They do book design as well, and are working on a book about wine in Cuba and the world written by a Cuban sommelier. They do other cooking-related books as well.
Yoaima and Eduardo are very interested in finding an American printing company that is interested in partnering with them. I think they would be excellent partners.
As relations between the U.S. and Cuba continue to ease, there are business opportunities available. Some of the companies I visited would welcome partnerships with American companies. As it stands now, here, in part is what the Federal Regulations say about importing goods and services from Cuba:
Persons subject to U.S. jurisdiction engaging in import transactions involving goods produced by an independent Cuban entrepreneur pursuant to § 515.582 must obtain documentary evidence that demonstrates the entrepreneur’s independent status, such as a copy of a license to be self-employed issued by the Cuban government or, in the case of an entity, evidence that demonstrates that the entrepreneur is a private entity that is not owned or controlled by the Cuban government.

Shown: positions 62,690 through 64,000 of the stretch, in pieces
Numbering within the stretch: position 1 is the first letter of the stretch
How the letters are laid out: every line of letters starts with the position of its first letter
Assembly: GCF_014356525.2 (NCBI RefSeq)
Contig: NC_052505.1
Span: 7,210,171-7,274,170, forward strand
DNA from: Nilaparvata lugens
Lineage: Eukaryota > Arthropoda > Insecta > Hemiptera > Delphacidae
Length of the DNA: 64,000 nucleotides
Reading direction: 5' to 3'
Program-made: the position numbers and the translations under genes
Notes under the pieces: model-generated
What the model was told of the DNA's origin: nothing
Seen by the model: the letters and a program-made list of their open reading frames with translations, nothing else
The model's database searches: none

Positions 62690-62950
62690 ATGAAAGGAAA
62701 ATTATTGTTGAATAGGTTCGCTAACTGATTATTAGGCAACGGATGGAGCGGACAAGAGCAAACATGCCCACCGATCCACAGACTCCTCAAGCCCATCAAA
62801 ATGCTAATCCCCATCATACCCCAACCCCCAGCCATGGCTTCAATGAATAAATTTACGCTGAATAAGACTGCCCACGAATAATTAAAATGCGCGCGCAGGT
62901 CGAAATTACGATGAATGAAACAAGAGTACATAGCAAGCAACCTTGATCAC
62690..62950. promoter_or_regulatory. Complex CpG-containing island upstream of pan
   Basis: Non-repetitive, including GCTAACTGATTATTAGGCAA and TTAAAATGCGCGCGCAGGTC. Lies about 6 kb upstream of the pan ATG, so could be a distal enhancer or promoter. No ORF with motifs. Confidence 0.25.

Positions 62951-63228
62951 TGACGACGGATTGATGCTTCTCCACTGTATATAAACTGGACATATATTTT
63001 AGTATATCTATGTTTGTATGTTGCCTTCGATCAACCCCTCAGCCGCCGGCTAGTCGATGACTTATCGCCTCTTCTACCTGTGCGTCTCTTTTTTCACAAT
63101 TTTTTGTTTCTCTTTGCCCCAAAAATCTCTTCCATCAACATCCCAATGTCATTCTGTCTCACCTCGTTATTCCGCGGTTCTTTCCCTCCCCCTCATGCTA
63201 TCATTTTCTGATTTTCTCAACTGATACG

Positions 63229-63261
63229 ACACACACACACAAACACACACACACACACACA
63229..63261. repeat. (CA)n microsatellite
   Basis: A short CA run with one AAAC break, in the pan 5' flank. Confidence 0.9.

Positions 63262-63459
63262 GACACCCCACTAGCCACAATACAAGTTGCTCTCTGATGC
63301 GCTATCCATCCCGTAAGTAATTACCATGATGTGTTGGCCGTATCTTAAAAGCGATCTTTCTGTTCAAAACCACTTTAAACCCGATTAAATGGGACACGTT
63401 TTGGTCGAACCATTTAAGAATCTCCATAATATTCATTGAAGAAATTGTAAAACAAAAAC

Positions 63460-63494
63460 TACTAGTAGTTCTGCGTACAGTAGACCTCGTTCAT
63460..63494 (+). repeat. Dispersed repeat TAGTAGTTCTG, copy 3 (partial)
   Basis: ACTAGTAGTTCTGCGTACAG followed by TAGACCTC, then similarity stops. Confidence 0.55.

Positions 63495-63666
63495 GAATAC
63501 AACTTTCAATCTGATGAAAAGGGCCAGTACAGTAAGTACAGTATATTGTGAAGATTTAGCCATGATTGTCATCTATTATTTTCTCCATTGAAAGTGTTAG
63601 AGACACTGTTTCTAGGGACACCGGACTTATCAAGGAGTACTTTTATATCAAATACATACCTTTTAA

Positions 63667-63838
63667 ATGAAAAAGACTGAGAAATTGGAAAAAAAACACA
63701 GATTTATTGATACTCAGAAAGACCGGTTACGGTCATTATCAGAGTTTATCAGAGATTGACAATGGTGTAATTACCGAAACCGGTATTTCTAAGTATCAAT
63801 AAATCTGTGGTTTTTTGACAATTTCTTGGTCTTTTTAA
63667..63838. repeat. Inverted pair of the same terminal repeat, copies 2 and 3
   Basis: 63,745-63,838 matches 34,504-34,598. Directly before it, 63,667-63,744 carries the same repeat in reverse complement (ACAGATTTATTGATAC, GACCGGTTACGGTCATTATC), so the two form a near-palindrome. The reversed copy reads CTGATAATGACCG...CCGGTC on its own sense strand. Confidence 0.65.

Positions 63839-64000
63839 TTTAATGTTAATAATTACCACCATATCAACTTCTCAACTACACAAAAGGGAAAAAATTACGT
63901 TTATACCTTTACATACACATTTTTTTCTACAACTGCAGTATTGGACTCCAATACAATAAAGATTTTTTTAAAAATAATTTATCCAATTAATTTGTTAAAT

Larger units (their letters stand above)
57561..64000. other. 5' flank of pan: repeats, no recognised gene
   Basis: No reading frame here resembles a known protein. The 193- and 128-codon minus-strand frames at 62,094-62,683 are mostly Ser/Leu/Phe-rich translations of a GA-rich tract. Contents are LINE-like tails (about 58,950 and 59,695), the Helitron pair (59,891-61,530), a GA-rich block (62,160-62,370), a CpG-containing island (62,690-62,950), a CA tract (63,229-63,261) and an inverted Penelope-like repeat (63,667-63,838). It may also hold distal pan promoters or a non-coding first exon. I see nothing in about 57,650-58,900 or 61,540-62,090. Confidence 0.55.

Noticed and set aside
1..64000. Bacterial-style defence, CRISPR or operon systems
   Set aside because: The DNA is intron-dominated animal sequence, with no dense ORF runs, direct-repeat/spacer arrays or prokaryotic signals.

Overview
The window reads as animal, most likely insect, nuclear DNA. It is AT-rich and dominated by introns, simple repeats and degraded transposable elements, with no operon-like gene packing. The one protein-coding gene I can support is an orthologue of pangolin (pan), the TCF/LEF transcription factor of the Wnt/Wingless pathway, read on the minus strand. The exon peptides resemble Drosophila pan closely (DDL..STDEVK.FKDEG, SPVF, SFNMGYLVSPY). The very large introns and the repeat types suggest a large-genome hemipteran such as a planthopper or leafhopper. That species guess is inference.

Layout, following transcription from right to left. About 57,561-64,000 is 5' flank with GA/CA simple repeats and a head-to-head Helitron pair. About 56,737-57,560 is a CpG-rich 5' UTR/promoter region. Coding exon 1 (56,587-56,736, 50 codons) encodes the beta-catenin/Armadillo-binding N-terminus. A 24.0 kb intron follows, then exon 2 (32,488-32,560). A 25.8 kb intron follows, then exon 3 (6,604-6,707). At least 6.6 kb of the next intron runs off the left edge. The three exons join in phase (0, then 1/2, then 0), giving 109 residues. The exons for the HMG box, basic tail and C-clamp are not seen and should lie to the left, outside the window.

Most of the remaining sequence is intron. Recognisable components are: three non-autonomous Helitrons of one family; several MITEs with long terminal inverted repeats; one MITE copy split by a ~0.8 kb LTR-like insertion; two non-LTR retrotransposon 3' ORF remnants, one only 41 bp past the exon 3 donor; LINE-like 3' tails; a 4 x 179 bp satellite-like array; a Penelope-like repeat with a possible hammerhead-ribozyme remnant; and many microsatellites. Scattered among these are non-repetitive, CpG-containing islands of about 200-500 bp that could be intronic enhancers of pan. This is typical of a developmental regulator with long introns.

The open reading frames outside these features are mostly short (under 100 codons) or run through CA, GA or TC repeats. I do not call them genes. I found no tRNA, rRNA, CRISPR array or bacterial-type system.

There is a list of restricted items and limitations on certain items – like those Cuban cigars! – but printing and design services are not prohibited according to the list.
Download a PDF of the full story of my visit to Cuba
The full story of my trip to Cuba can be downloaded here.
If you are going …
You will want to familiarize yourself with the latest regulations and get a visa from the Cuban government.
The Cliff Notes version can be found here: https://www.treasury.gov/resource-center/sanctions/Programs/Documents/guidance_cuba_travel.pdf.
The full regulations are here: https://www.law.cornell.edu/cfr/text/31/part-515. If in doubt, give the government a shout.
1 In “The Old Man and the Sea” by Ernest Hemingway, the fisherman Santiago promises to visit the Virgin’s shrine at El Cobre if he catches a fish. (Hemingway later had his Nobel Prize medal deposited at the shrine.)